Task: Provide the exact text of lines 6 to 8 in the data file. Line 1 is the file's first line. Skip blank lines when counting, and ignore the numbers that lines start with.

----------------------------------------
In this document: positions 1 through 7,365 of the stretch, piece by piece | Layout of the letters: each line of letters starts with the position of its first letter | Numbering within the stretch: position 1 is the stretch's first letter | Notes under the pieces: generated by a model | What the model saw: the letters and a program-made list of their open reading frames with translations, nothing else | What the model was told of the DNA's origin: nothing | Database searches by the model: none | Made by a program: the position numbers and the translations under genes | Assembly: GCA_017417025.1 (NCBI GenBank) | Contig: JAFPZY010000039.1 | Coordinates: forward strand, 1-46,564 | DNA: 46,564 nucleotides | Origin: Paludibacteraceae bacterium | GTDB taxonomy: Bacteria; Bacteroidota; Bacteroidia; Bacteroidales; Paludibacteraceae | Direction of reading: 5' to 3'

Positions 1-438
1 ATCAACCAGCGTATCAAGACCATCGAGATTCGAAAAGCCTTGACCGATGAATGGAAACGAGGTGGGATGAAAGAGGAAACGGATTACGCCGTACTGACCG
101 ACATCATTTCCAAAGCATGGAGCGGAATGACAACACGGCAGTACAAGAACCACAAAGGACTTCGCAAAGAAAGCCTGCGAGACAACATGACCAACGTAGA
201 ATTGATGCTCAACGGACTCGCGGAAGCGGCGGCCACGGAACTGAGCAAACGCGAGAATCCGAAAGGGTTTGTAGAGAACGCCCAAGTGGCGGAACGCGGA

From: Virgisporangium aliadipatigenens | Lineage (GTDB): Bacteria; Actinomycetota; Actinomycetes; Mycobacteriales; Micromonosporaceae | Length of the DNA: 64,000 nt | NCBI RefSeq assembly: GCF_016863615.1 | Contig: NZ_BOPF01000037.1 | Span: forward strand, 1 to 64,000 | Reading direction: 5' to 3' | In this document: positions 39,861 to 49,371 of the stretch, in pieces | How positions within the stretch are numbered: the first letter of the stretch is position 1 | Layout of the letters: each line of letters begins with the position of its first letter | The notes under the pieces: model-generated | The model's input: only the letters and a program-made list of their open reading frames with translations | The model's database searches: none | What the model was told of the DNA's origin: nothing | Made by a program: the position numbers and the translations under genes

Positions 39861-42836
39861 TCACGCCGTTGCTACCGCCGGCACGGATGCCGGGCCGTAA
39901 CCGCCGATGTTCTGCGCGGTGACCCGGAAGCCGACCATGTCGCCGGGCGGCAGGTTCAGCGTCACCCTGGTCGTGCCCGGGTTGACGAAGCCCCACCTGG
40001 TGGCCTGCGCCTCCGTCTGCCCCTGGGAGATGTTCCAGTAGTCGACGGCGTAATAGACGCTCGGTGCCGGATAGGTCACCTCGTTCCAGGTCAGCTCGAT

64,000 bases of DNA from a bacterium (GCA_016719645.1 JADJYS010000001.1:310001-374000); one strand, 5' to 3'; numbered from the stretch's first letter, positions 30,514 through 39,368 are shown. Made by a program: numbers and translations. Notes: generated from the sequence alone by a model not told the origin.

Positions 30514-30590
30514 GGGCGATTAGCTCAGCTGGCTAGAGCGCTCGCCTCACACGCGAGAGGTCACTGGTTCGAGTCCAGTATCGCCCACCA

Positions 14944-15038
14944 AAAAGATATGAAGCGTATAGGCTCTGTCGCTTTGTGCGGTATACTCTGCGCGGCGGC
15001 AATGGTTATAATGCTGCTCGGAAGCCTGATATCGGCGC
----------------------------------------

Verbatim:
From: Virgisporangium aliadipatigenens | Lineage (GTDB): Bacteria; Actinomycetota; Actinomycetes; Mycobacteriales; Micromonosporaceae | Length of the DNA: 64,000 nt | NCBI RefSeq assembly: GCF_016863615.1 | Contig: NZ_BOPF01000037.1 | Span: forward strand, 1 to 64,000 | Reading direction: 5' to 3' | In this document: positions 39,861 to 49,371 of the stretch, in pieces | How positions within the stretch are numbered: the first letter of the stretch is position 1 | Layout of the letters: each line of letters begins with the position of its first letter | The notes under the pieces: model-generated | The model's input: only the letters and a program-made list of their open reading frames with translations | The model's database searches: none | What the model was told of the DNA's origin: nothing | Made by a program: the position numbers and the translations under genes

Positions 39861-42836
39861 TCACGCCGTTGCTACCGCCGGCACGGATGCCGGGCCGTAA